The Dutch Supreme Court will decide whether the government is obligated to cut emissions more
Last month, an appeals court in the the Netherlands upheld a lower court’s ruling that the Dutch government is legally obligated to reduce greenhouse gas emissions more aggressively. This drew much international attention, as well as praise from environmental advocacy organizations. As expected, the government has announced that it will appeal this decision in the Urgenda case to the Supreme Court.
Some background can help explain why the case is peculiar. From a climate change perspective, it is the first one in which courts agree that the state bears obligations to lower greenhouse gas emissions. To some degree, this is a product of the Dutch Constitutional provision that “It shall be the concern of the authorities to keep the country habitable and to protect and improve the environment” (Article 21).
From the Dutch legal perspective, it indicates a notably assertive judiciary. The Netherlands is a civil law country, in which courts interpret and apply the law but cannot not create it through landmark rulings. Furthermore, the Supreme Court — or more accurately, the High Council (Hoge Raad) — may neither consider a law’s constitutionality nor reexamine a case’s facts. Instead, as a court of cassation, it can only reaffirm or reject lower courts’ decisions based upon whether they interpreted and applied the law appropriately and provided sufficient motivation. Thus, the judicial branch as a whole and the Supreme Court in particular have substantially less power compared to their American counterparts.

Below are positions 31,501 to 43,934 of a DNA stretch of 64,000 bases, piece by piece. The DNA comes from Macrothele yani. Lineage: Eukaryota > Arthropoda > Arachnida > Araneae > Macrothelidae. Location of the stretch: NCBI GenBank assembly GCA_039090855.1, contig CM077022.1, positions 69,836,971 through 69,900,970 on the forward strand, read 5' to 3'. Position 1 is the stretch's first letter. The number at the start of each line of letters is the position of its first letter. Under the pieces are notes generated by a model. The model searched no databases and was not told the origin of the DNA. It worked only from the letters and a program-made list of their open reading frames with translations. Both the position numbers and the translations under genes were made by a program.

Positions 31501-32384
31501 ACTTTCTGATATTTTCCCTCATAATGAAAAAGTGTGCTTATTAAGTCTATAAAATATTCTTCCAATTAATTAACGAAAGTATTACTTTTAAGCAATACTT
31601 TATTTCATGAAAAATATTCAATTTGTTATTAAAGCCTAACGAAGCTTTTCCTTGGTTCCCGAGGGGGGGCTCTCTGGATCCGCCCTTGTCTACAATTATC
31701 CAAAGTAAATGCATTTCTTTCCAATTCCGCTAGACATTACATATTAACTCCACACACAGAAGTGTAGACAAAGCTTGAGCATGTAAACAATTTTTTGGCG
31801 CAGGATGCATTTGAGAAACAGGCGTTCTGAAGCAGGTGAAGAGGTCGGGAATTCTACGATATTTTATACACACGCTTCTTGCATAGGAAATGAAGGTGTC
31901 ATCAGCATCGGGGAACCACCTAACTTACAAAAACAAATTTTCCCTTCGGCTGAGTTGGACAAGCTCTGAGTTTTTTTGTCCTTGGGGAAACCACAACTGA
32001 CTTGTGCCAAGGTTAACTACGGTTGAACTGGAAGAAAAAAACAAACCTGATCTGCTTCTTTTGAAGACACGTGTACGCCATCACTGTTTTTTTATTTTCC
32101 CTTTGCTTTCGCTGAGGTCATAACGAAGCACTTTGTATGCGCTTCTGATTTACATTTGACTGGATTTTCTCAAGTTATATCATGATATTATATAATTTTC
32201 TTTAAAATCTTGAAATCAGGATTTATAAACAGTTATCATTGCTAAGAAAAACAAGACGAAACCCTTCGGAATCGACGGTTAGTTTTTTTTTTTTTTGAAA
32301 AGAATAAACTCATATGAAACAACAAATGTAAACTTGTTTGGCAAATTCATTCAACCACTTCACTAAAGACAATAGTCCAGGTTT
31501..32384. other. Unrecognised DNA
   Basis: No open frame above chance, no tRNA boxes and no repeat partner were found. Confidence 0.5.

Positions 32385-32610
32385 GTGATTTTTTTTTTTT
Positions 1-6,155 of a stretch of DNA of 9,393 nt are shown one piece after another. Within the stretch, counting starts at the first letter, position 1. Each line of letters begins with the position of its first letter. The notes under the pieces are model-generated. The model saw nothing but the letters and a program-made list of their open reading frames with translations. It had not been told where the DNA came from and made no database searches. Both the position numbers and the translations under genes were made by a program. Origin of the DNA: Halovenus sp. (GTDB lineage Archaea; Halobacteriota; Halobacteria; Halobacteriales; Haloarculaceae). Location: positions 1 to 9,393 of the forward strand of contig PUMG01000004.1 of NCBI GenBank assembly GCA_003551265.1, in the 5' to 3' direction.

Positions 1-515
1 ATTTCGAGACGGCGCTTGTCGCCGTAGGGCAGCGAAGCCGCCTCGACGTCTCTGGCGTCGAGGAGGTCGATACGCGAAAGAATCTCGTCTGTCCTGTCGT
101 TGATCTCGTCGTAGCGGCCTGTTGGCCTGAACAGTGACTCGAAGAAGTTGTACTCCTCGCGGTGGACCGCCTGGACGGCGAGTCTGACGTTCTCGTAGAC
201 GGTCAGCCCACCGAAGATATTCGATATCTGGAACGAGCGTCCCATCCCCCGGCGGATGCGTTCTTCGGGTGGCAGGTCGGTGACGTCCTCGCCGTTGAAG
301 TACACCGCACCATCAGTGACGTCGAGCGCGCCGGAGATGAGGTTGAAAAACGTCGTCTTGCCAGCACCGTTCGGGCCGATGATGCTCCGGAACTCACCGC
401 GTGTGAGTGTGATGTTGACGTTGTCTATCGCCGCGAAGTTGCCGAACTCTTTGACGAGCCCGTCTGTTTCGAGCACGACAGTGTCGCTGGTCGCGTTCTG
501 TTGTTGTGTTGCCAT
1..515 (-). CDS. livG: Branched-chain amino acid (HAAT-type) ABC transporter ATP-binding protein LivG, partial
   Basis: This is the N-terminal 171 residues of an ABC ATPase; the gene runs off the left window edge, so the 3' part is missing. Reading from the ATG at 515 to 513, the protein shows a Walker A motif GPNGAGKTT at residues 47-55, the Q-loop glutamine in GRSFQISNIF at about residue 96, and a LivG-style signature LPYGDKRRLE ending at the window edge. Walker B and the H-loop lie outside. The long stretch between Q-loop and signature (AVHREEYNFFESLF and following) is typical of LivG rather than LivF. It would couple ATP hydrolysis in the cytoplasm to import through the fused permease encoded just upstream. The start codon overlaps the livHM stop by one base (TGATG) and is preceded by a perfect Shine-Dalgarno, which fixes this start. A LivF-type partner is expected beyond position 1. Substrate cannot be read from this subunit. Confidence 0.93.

It is for this reason that the original Urgenda ruling was surprising. In it, a district court ordered the government to dramatically reduce the country’s greenhouse gas emissions in a short period of time. Such a policy decision would normally be the domain of the more political Parliament and cabinet. Many observers argue that the Urgenda decisions were contrary to the Dutch balance of powers.
Now, the government says that it intends to abide by the rulings’ substance that it must reduce emission by at least 25% (relative to 1990) by 2020. The government claims that it is bringing the case to the Supreme Court only to learn whether “the judge is going to sit in the political chair.”
Regardless, it is doubtful whether these rulings, including the Supreme Court’s possible affirmation of the lower court decisions, will have any significant impact on greenhouse gas emissions. Climate policy can be thought of as navigating a large ocean ship that is regularly hit by strong currents. Steering with policy can change the course in the long term, but doing so in the short term is challenging. Moreover, the rate of economic growth — the strong currents — has a much greater short term effect on emissions than climate policy. And political leaders and the voters who choose them overwhelmingly support greater economic growth, which — all else being equal — increases emissions.
Let’s look at the numbers. As of 2017, the Netherlands’ emissions were down by only 13% relative to 1990. The Netherlands’ agreement with the European Union is to reduce them by about 18%. The governing agreement to form the current unstable four-party coalition addresses only 2030 emissions targets, not those of 2020. Although government forecasts that intended policies will reduce emissions by 23% by 2020 [PDF, p. 15], it seems unlikely that reductions in three years will be almost double those of the previous twenty-seven. Furthermore the largest opportunity in such a short time would be the closure of one or two coal-powered electricity plants. Yet in this case, the Netherlands would need to import more electricity from its neighbors, leading to a mere shifting — not reduction — of greenhouse gas emissions within the European Union.